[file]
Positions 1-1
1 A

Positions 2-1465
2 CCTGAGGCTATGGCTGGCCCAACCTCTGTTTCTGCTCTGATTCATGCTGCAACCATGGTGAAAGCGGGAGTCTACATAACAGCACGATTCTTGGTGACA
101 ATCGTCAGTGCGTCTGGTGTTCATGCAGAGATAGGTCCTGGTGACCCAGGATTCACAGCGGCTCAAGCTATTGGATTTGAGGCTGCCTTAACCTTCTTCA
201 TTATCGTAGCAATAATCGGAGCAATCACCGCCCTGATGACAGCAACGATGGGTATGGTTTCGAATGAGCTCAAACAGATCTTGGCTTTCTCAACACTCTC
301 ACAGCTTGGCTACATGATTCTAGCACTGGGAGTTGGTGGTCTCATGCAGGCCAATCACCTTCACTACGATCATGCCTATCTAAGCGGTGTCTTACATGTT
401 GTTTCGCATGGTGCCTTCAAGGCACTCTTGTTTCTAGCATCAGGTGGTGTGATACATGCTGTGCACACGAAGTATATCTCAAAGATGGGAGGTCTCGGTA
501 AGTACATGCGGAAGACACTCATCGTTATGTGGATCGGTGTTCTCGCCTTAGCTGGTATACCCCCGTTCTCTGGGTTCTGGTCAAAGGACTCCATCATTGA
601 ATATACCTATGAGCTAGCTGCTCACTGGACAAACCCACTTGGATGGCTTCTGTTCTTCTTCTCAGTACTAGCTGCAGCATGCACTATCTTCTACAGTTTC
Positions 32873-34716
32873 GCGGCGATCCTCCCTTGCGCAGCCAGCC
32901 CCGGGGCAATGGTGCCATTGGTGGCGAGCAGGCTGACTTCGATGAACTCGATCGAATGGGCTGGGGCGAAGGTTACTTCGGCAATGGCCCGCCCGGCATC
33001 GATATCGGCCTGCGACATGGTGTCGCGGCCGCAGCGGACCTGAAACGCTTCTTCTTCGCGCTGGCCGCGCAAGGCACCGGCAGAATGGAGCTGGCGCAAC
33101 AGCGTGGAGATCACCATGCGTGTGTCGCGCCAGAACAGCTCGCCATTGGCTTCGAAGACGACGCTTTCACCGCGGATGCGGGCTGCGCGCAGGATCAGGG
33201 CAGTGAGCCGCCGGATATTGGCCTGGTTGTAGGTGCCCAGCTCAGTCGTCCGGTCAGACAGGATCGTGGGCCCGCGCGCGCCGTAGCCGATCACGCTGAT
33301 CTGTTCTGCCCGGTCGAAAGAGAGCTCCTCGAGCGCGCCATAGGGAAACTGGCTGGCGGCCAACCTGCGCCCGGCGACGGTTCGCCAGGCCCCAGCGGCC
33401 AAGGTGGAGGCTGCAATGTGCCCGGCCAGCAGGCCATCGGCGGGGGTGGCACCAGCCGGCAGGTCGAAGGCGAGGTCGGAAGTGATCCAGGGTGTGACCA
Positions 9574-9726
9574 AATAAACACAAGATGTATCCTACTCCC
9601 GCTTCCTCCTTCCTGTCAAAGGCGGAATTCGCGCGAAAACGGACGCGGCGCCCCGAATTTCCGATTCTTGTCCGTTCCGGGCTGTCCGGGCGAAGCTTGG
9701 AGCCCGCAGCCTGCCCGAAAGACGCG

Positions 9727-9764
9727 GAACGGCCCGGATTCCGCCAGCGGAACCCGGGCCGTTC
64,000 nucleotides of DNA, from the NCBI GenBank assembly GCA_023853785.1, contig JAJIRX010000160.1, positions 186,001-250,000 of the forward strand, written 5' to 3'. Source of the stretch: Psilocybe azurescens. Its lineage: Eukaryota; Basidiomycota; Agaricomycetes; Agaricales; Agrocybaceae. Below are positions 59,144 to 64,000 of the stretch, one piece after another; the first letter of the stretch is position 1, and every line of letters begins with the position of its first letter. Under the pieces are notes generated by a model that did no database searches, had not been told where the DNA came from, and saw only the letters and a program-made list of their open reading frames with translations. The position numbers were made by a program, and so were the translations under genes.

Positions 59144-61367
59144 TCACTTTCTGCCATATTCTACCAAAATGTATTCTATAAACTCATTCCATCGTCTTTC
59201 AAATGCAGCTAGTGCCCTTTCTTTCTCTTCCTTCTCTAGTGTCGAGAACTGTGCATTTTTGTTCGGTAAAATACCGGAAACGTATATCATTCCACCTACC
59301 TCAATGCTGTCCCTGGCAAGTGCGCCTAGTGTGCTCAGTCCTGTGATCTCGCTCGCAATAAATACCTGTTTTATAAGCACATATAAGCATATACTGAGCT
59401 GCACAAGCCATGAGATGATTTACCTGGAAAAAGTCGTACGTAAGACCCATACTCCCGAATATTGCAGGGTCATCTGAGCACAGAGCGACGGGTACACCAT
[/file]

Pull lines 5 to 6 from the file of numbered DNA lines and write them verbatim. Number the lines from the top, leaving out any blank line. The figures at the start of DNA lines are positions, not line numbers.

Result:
101 ATCGTCAGTGCGTCTGGTGTTCATGCAGAGATAGGTCCTGGTGACCCAGGATTCACAGCGGCTCAAGCTATTGGATTTGAGGCTGCCTTAACCTTCTTCA
201 TTATCGTAGCAATAATCGGAGCAATCACCGCCCTGATGACAGCAACGATGGGTATGGTTTCGAATGAGCTCAAACAGATCTTGGCTTTCTCAACACTCTC